Saturday, December 14, 2019

Cash ISA warning: The key date in 2020 which savers need to be aware of

The middle of December has arrived, and the countdown to the New Year is well and truly underway. The start of the year can be, for some, an opportune time to get one’s savings in order – and it may be that they want to make a note of one particular date on their 2020 calendar. This is the end of the tax year, which is also when the amount a person can still save in ISAs will rest.

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In the 2019 to 2020 tax year, the maximum one can save in ISAs is £20,000.

This limit covers the different types of ISA, of which there are four: cash ISAs, stocks and shares ISAs, innovative finance ISAs, and Lifetime ISAs.

It’s possible to put money into one of each kind of ISA each tax year.

There is another limit which applies to the Lifetime ISA.

Those who have a Lifetime ISA can put in up to £4,000 each year into this account, until they are 50.

The government will add a 25 percent bonus to these savings, up to a maximum of £1,000 per year.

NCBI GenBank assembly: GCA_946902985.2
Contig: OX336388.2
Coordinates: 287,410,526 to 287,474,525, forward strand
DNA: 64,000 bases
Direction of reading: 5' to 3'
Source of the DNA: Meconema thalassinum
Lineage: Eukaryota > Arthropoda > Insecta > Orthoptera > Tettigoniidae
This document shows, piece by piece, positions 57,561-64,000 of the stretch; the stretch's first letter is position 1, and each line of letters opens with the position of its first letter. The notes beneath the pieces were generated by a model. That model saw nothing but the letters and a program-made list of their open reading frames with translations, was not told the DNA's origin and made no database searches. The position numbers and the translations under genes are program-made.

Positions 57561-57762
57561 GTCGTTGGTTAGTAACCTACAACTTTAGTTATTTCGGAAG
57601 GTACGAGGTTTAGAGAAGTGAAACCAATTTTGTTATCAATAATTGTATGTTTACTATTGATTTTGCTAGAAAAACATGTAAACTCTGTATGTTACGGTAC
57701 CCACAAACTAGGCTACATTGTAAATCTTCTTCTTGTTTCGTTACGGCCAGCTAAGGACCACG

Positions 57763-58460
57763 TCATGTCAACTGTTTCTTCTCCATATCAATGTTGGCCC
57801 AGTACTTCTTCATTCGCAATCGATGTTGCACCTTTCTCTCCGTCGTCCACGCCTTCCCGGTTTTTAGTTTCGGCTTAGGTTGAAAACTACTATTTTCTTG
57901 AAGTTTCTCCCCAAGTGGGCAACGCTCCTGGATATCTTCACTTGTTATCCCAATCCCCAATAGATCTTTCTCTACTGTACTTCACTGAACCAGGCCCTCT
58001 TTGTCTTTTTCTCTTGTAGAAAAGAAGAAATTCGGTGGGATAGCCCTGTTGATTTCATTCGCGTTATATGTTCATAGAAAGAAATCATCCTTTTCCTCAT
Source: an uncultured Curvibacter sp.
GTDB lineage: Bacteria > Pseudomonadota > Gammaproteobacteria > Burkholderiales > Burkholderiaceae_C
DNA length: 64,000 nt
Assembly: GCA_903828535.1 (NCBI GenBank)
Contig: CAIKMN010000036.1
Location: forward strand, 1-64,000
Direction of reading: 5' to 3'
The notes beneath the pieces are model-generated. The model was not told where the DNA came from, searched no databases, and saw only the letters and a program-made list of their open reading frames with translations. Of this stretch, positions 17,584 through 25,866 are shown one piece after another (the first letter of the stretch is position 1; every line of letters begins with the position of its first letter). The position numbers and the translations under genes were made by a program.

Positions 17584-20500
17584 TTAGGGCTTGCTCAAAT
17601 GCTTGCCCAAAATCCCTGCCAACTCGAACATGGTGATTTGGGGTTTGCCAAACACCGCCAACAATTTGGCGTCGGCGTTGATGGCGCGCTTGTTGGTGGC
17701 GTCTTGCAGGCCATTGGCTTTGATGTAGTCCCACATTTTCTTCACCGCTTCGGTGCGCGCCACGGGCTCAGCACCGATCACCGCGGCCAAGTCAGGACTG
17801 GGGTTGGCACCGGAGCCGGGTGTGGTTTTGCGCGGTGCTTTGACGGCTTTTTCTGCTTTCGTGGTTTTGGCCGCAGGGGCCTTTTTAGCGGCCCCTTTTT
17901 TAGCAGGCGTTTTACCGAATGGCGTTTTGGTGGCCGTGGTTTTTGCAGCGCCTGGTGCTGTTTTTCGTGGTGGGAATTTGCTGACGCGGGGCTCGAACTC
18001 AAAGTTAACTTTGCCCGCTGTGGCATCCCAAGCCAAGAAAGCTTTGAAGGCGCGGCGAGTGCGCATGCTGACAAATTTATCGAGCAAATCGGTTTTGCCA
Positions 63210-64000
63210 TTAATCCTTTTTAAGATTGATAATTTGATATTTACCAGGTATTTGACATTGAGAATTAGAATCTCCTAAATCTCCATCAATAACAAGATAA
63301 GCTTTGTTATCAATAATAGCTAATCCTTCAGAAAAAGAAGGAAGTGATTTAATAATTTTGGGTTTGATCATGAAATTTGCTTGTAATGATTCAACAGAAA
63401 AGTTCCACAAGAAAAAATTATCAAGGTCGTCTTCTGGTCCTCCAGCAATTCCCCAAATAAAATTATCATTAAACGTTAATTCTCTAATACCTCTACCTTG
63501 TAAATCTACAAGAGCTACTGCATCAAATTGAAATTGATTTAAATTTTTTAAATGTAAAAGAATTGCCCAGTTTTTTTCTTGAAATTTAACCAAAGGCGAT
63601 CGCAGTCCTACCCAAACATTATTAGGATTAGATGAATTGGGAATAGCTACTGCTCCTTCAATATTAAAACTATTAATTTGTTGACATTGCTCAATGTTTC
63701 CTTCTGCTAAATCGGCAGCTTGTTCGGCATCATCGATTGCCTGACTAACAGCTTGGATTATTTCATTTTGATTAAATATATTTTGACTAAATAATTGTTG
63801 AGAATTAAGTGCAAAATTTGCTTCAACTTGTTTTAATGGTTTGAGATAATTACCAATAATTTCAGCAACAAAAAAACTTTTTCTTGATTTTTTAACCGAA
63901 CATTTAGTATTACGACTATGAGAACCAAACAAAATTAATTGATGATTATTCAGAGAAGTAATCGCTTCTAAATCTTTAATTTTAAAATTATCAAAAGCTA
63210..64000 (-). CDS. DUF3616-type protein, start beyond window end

This £4,000 limit counts towards the annual ISA limit, which is currently £20,000.

The current tax year ends on April 5 2020, with the 2020 to 2021 tax year beginning on April 6, 2020.

Paying money into an ISA before the tax year ends will result in less of the 2019 to 2020 tax year allowance being available, while saving money after this date would mean it affects the 2020 to 2021 allowance.

Who can open an ISA?

For a cash ISA, a person must be aged 16 or over, while the age requirement is 18 or older for a stocks and shares or innovative finance ISA.

A person must be 18 or over, but under the age of 40, to open a Lifetime ISA.

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They must also be resident in the UK, or a Crown servant or their spouse or civil partner if they do not live in the UK.

It’s possible to get a Junior ISA for children under the age of 18.

A Lifetime ISA can hold cash or stocks and shares, or a combination of both.

It’s possible to withdraw money from a Lifetime ISA if a person is:

  • Buying their first home
  • Aged 60 or older
  • Terminally ill, with less than 12 months to live.

Otherwise, a person will pay a 25 percent charge if they withdraw cash or assets from this account for any other reason.

Some conditions apply when it comes to using these savings to buy a first home.

The savings can be used for this purpose if all of the following apply:

  • The property costs £450,000 or less
  • The property is bought at least 12 months after the Lifetime ISA is opened
  • The buyer uses a conveyancer or solicitor to act for them in the purchase – the ISA provider will pay the funds directly to them
  • They buyer purchases with a mortgage.
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